The Official Magazine of the Bluewater Cruising Association

Offshore Sailing in the Climate Crisis - Part 1

Rick Ellis

Welcome Passage
Truant 33
July 30th, 2022

Editor’s note: The author recently submitted this paper to the BCA Board of Directors for their consideration in anticipation of a strategic planning session in the fall. The BOD thought that sharing the paper would be of value to the membership and our Currents readership at large, hopefully stimulating some thoughtful conversation about the climate crisis and what we, as offshore sailors, need to think about.  

This is Part 1 of a two-part document outlining factors to be considered when preparing to sail offshore during the climate crisis. The time frame under consideration is 5 years. Many of the items listed are already in play in various parts of the world. This is a summary document, so it doesn’t provide references or descriptions of the driving mechanisms behind the changes. Basic information can be found in the reports issued by the Intergovernmental Panel on Climate Change. Given the inherent unpredictability of climate change, and ongoing research, the current status of the factors listed should be reviewed and updated frequently. There is also significant variation of these factors geographically.


Changes in global temperature and circulation patterns are leading to less stable weather. Extreme weather events will increase in both frequency and intensity in the coming months and years. Despite the increase in the amount of weather data available and the sophistication of forecast models, weather is becoming less predictable, especially over longer time frames.

Ongoing changes in the midlatitudes include:

  • Wind
    • Increase in the average wind strength.
    • Increase in extreme storm frequency and intensity.
    • Increase in gust strength – especially associated with frontal systems.
    • Tropical storm (hurricane and cyclone) seasons are less well defined and becoming more active. The number of extra-seasonal tropical storms is increasing.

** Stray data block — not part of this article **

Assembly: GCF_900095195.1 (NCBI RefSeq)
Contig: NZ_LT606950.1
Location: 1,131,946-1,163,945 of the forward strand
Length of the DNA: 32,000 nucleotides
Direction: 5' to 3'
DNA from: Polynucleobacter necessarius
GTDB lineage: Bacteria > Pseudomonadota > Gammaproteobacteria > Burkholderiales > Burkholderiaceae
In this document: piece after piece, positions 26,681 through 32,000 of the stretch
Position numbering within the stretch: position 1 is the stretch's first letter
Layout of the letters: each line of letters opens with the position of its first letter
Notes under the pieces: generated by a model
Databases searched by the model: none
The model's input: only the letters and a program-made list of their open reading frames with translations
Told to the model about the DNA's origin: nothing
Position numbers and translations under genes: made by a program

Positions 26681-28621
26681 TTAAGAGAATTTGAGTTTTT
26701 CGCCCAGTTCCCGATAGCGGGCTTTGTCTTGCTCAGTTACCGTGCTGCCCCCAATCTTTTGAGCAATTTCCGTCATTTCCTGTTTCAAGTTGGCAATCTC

• Tropical storms are occurring in locations where they have never occurred before.
    • Increase in the location and number of ‘calm zones’ at unusual times of year.
    • Increase in the frequency, intensity and duration of thunder and lightning storms.
    • Increase in the intensity and duration of rain storms (atmospheric rivers).
    • Increase in the strength of thermal winds – especially in areas close to high land temperatures.
  • Waves
    • Overall increase in wave heights.
    • Increase in the variability and unpredictability of wave height.
    • Increase in the number and size of rogue waves.
  • Generally, the same factors apply as in midlatitudes (excluding the tropical storm factors) however they will be more extreme.

Global Circulation

Research indicates that global circulation patterns are becoming unstable and may be close to tipping points. For example, the Gulf Stream (Atlantic meridional overturning circulation) appears to be weakening, more erratic in flow and more convoluted in direction. If it, or other major ocean circulation currents continue to weaken, shift dramatically or shut down, it will likely result in severe shifts in the weather that sailors encounter. There will be severe impacts on areas that benefit from either the importation of warm water, or the exportation of cold water. This could significantly change local wind and wave patterns, preferred sailing routes and the areas that are desirable as cruising grounds.

Sea Level Rise

Sea levels could rise significantly in the short-term depending on a number of factors – including ocean temperature increases and the melt rates of ice in Greenland and Antarctica (e.g. Thwaites Ice Shelf).

Ongoing changes include:

  • Low lying island nations have, and will continue to, become less habitable and will likely not be open to cruising yachts.
  • Increased wind, storm surge and sea level rise will lead to the destruction of coastal communities that are typically visited by cruising yachts.
  • Sea level rise and storm surge will also make ports and marinas unusable without significant re-investment in infrastructure; consequently, marina space in some areas may be restricted or unavailable.


Navigation and route planning will become more challenging as the climate crisis intensifies.

Ongoing changes are:

  • Change in, and increased unpredictability of, the timing of safe passage on traditional sailing routes.
  • Changes in storm tracks from the typical paths and the resultant narrowing of safe sailing route corridors.
  • Silting of harbour entrances and bar crossings due to coastal erosion and extensive runoff will lead to harbour entrance routes being unpredictable after extreme weather events.